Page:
Ronda Rousey’s status as unbeatable champion transformed to poignant challenger after just one loss.
The defeat was brutal. At UFC 193 on Nov. 15, 2015, Rousey was pummeled by Holly Holm for six minutes – a total fight time lengthier than “Rowdy’s” five previous fights (all wins) combined.
That loss has seemingly eradicated four years of dominance in the minds of the masses. For the most part, Rousey has been treated like a shell of her former shelf. She has been scrutinized, questioned and doubted more in the last year than anyone in the game.
But Rousey still stands as the most dominant female bantamweight in the history of the UFC, amassing a record of 12-1. No woman has defended the women’s bantamweight title since Rousey. She has the most wins and the most finishes in the division’s history, and her 14-second stoppage against Cat Zingano remains the second fastest championship finish in UFC history.
It’s easy to forget what Rousey did during her historic run as champion, but it’s helpful to be reminded that she is still one of the pound-for-pound best fighters on the planet.
Rousey’s return to try and reclaim her title against Amanda Nunes at UFC 207 is the No. 1 reason to watch Friday night, only on Pay-Per-View.
2 – Nunes could be Rousey’s toughest challenge yet
There are two schools of thought when it comes to the matchup of Nunes vs. Rousey: Either the champion will steamroll the challenger, as she did against Miesha Tate to win the title; or Rousey will weather the early storm and force Nunes, a fighter historically criticized for lack of cardio, into the later rounds to get the win.
But anything can happen in the UFC. Nunes is the real deal and there is no doubt about that. The champion has the longest current active win streak in the division (4), and her six wins overall tie her for most wins with Rousey in the division’s history.
Nunes prides herself on her power and aggression, but her ability to avoid damage is second to none. “The Lioness” only absorbs 1.93 significant strikes per minute, which is the lowest rate in the division.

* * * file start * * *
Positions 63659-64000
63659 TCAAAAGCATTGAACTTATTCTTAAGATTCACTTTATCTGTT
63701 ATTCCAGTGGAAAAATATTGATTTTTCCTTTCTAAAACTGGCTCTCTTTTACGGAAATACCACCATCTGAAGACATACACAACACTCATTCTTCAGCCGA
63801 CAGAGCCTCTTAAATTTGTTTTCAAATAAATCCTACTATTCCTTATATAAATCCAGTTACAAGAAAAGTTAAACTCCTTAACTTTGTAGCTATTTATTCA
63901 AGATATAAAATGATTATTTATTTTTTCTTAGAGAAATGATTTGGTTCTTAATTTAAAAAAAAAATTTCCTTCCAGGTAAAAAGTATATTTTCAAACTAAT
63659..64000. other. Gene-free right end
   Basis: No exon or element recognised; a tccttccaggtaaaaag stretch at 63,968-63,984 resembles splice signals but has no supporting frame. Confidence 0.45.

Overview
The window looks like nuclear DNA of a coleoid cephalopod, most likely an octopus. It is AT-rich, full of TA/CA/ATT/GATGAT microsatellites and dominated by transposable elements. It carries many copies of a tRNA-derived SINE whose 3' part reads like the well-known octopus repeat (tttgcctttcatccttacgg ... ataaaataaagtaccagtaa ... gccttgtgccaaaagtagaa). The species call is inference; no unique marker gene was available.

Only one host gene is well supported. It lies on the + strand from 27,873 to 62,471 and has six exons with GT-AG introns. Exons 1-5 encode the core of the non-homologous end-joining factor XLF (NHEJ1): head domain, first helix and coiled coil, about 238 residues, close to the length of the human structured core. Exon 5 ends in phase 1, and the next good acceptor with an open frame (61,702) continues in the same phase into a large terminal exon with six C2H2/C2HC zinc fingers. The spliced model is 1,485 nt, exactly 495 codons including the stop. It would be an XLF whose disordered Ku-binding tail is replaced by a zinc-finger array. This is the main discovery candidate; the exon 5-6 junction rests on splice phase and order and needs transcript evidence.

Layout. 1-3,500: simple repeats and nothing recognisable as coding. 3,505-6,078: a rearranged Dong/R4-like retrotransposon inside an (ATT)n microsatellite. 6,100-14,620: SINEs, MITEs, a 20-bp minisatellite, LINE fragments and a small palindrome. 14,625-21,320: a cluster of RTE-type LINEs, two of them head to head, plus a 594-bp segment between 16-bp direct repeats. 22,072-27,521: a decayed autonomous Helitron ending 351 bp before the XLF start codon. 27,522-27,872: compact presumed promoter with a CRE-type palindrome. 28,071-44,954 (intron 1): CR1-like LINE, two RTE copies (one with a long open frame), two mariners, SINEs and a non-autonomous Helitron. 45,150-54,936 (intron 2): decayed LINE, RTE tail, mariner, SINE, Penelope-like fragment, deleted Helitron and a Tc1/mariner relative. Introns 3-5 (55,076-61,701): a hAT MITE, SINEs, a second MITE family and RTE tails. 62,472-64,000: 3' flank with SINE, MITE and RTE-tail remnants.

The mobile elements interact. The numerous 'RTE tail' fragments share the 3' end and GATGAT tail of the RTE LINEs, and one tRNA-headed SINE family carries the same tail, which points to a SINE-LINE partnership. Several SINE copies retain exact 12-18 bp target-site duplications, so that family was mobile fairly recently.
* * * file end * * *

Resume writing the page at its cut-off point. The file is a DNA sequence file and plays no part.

Nunes’ wrestling, judo and striking present a serious challenge for Rousey, who is known for her ability to throw opponents around inside the Octagon.
3 – Co-main event brings high-octane title fight with buckets of bad blood
Garbrandt is the young rising star who has quickly gone from prospect to contender in 2016. “No Love” has made a name for himself with his power and precision. He holds the fourth-best knockdown rate (2.38 knockdowns per 15 minutes) in the UFC, better than the KO king himself, Conor McGregor.
The young superstar is putting his punching power up against the mobile and evasive champion who has made a career out of embarrassing all challengers. Cruz has the most wins in UFC/WEC history (12) and is riding an incredible 12-fight win streak into his fourth UFC title defense.
Cruz has landed 776 significant strikes throughout his UFC/WEC career, which is good for third-most in bantamweight history. His 76-percent striking defense rate is the highest mark there is among active bantamweights.
4 – Former champ looks to rise again in title eliminator
If it wasn’t Garbrandt in the No. 1 contender spot against Cruz, it would be former king TJ Dillashaw. The former champ took Cruz to the brink and lost a razor-close decision when they met a year ago.
Since then Dillashaw has added a win over No. 3-ranked Rafael Assuncao to his resume and now looks to pad his stats even more against No. 2-ranked John Lineker.
A win over Lineker would all but clear out the division by Dillashaw and secure a rematch with Cruz.
Lineker has everything to gain as well with a win over Dillashaw. The Brazilian has won 10 of his last 11, including six in a row and four straight since moving up to the bantamweight division.
5 – Do or die for ‘Big Rigg’
It’s been a discouraging year for former welterweight champion Johny Hendricks. He’s suffered two losses and has declared that a third straight loss against Neil Magny at UFC 207 will mark the end of his career.
Magny had a three-fight win streak snapped last time out against Lorenz Larkin and is looking to use Hendricks’ name to get back into the conversation at 170 pounds.
Magny always comes to fight and the legendary punching power of Hendricks could be on display as he fights for his livelihood.
Matt Parrino is a digital producer and writer for UFC.com. Follow him on Twitter at @MattParrinoUFC